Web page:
Within the framework of the Horizon 2020 project CROCODILE, SOLVOMET/SIM² researchers developed a green solvometallurgical cobalt recovery process that combines solvoleaching with solvent extraction. The results have been published in the journal Green Chemistry. The developed process applies the principles of process intensification, thereby decreasing the overall environmental footprint of the overall lithium-ion battery recycling flowsheet.
Primary demand for cobalt set to surge
To achieve climate neutrality by 2050, many industry sectors must undergo a radical transformation. This will see batteries – and lithium-ion batteries (LIBs) in particular – acting as key enablers for decarbonising the energy and mobility sectors. According to the International Energy Agency (IEA) and its report on The Role of Critical Minerals in Clean Energy Transitions, this will see the demand for cobalt (Co) increase 21 times in less than 20 years, as cobalt is used in may different types of cathode materials within lithium‑ion batteries (LIBs).
Recycling can ease the pressure on primary mining
As indicated by the IEA, the amount of spent LIBs from Electric Vehicles reaching the end of their first life is expected to surge after 2030, “at a time when mineral demand is set to still be growing rapidly”. Although recycling of End-of-Life LIBs cannot substitute for the primary mining of energy-transition metals such as cobalt or lithium, it can ease the pressure on primary mining. Developing cost-effective, green recycling methods for spent LIBs is thus of essential importance. One way to limit the environmental impact of LIB recycling processes is to implement the principles of process intensification, such as reducing the number of process steps in the overall flowsheet.
Cobalt recovery from spent LIBs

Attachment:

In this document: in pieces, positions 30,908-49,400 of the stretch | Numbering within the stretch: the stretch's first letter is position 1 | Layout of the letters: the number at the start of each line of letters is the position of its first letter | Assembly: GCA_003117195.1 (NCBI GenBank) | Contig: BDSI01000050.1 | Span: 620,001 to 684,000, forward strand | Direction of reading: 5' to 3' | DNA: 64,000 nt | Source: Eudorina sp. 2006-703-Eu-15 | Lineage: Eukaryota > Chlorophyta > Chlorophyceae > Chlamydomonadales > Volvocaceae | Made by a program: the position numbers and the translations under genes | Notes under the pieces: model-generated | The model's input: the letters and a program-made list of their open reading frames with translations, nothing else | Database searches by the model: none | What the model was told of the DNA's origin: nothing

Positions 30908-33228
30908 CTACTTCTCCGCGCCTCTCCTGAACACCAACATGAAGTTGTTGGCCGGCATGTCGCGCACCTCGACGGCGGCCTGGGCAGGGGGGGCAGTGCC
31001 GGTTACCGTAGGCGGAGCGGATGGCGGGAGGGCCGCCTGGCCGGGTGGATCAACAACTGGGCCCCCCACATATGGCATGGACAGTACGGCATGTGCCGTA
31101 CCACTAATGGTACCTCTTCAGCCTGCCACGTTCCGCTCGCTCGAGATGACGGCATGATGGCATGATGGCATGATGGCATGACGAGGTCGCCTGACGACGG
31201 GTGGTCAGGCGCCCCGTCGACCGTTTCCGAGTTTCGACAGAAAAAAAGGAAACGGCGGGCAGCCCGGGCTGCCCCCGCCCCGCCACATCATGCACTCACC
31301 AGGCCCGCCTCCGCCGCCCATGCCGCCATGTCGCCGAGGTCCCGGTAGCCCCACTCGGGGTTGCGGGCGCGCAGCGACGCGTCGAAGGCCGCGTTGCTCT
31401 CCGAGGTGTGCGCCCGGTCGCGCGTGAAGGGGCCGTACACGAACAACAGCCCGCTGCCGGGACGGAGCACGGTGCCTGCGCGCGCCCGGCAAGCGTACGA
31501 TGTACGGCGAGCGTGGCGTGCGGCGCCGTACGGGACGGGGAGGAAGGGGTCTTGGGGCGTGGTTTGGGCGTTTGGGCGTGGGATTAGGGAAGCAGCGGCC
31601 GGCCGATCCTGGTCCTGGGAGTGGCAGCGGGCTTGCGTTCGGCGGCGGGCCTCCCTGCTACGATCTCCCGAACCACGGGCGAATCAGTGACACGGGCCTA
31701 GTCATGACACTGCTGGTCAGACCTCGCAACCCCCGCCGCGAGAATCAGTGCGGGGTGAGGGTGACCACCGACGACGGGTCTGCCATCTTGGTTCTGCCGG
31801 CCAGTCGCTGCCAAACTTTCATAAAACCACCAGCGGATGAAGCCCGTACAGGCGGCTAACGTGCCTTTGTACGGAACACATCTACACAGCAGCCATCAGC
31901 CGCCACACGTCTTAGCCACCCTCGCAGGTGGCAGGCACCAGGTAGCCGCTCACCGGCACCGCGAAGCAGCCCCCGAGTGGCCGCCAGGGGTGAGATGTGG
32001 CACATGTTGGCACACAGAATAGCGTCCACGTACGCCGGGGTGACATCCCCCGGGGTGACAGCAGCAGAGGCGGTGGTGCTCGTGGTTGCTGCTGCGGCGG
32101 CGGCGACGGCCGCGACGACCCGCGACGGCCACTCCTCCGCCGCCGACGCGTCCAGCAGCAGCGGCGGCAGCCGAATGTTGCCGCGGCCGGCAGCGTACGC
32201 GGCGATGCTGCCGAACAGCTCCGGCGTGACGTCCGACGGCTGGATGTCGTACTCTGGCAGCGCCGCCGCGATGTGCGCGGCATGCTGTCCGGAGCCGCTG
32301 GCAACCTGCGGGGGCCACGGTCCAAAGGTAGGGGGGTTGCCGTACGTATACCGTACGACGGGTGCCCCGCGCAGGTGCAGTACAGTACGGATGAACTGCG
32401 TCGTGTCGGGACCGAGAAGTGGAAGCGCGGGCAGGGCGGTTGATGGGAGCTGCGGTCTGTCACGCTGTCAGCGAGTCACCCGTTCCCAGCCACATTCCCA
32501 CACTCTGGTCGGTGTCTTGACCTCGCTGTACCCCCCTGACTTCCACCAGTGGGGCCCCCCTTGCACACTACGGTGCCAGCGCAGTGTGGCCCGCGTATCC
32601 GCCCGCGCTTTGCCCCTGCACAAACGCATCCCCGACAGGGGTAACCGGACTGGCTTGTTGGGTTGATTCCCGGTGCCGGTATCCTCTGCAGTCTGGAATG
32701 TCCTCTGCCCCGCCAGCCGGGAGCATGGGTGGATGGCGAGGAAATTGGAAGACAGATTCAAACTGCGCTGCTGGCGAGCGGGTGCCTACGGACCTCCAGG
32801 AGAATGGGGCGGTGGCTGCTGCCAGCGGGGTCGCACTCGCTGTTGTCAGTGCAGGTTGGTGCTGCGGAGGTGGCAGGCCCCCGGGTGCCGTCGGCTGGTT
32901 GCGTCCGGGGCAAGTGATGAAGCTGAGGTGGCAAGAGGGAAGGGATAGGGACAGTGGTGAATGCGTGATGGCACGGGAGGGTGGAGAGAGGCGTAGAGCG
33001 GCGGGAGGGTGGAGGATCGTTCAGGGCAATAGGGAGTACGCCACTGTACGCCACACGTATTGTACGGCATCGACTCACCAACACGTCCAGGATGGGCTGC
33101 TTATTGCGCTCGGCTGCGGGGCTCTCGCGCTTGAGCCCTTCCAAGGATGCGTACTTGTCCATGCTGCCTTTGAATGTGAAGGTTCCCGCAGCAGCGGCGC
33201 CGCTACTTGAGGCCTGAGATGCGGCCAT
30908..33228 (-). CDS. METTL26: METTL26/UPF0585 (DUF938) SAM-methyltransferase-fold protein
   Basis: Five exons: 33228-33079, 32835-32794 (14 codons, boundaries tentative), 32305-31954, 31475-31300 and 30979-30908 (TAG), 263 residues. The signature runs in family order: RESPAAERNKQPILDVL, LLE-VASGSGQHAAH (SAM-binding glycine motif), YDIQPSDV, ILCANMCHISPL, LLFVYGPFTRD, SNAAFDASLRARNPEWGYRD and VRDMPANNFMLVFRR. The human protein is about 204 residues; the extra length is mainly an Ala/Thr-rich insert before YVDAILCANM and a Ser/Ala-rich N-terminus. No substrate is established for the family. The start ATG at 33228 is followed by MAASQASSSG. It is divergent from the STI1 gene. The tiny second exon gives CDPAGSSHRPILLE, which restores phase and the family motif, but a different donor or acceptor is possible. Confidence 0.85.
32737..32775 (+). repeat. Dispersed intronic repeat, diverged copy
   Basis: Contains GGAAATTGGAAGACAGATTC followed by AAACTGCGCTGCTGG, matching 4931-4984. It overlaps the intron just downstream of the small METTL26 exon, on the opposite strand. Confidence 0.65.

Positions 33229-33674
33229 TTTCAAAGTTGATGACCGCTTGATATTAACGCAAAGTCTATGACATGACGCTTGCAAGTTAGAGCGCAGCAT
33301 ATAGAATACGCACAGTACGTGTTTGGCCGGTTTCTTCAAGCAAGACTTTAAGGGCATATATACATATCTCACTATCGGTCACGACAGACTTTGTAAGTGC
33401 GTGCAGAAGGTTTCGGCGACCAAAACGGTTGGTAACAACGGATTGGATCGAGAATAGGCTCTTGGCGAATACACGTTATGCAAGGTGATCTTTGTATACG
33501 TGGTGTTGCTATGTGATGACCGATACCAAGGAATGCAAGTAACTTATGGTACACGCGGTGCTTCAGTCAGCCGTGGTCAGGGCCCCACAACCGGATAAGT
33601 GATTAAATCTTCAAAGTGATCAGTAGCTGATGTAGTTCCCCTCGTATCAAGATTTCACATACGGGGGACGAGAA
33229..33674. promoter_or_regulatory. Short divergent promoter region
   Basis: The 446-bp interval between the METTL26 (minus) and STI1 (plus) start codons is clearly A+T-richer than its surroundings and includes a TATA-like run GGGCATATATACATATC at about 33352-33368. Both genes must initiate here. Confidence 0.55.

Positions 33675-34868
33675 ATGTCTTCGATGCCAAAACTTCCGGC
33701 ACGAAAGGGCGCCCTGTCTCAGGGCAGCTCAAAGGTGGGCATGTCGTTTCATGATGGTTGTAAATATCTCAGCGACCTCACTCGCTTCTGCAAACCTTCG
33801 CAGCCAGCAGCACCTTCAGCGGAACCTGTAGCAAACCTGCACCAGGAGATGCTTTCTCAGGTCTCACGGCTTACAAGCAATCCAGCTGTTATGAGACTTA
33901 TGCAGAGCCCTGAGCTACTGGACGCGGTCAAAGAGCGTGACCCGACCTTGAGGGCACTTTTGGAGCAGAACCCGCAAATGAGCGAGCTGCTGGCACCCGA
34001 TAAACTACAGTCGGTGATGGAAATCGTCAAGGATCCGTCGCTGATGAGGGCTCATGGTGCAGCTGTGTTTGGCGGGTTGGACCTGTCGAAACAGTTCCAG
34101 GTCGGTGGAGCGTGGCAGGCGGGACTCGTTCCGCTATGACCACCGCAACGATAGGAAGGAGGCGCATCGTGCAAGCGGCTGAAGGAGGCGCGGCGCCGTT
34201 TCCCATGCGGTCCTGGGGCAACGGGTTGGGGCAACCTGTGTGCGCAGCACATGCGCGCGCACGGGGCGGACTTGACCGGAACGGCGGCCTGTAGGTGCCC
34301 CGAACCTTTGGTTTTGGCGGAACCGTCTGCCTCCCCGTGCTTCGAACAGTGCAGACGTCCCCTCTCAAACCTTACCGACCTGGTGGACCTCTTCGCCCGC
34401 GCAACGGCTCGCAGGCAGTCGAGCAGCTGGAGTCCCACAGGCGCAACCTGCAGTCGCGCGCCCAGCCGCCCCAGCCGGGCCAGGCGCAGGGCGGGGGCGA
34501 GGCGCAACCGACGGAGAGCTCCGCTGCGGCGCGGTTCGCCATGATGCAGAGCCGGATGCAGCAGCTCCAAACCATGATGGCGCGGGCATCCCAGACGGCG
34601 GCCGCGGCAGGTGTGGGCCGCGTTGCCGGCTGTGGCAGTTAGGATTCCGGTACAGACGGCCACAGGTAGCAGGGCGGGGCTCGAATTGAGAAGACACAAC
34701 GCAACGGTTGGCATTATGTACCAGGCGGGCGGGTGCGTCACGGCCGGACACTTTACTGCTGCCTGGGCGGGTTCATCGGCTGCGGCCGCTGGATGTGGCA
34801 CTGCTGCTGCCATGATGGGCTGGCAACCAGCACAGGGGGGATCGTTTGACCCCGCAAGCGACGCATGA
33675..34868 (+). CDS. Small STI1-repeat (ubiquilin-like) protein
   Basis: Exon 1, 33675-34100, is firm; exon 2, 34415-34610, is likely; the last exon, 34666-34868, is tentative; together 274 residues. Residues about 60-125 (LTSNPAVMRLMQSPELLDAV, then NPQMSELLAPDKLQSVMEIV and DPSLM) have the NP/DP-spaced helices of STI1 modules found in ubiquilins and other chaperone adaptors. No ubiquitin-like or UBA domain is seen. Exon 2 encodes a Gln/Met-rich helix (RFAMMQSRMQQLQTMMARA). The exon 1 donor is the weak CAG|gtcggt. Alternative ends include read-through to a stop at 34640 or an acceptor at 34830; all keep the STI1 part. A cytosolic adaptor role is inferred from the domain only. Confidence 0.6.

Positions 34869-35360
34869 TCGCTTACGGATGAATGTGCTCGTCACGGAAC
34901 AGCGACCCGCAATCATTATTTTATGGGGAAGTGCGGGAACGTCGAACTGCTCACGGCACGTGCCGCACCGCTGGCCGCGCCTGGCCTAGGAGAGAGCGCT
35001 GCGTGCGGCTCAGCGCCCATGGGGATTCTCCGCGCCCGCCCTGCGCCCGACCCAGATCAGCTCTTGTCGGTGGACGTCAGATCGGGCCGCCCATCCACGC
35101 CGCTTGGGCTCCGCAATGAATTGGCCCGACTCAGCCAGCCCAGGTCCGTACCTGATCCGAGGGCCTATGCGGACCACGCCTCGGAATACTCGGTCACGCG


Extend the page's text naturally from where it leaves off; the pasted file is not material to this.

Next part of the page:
This has been the approach chosen by SOLVOMET/SIM² researchers. They developed a new flowsheet that uses the commercially available extractant D2EHPA to solvoleach cobalt from lithium cobalt oxide (a LIB cathode) in presence of the current collectors aluminium and copper. Cobalt was directly loaded onto the organic D2EHPA phase, assisted by copper that reduced cobalt(III) in lithium cobalt oxide to the more soluble cobalt(II).
Hereafter, cobalt was selectively stripped by sulphuric acid. This approach avoided the pre-separation of the current collectors and reduced the number of stages and consumption of chemicals by directly creating a loaded organic phase, thus omitting the extraction step. Hence, the direct solvoleaching by an extractant presented in this work could potentially intensify cobalt recovery processes. This work could hopefully function as a concept for further implementations in other recovery routes.
Full reference of paper
Peeters, N., Binnemans, K., & Riaño, S. (2022). Recovery of cobalt from lithium-ion battery cathode material by combining solvoleaching and solvent extraction. Green Chemistry. https://doi.org/10.1039/D1GC03776E (gold open access paper).
This research project has received funding from the European Union’s EU Framework Programme for Research and Innovation Horizon 2020 under Grant Agreement No 776473 (CROCODILE).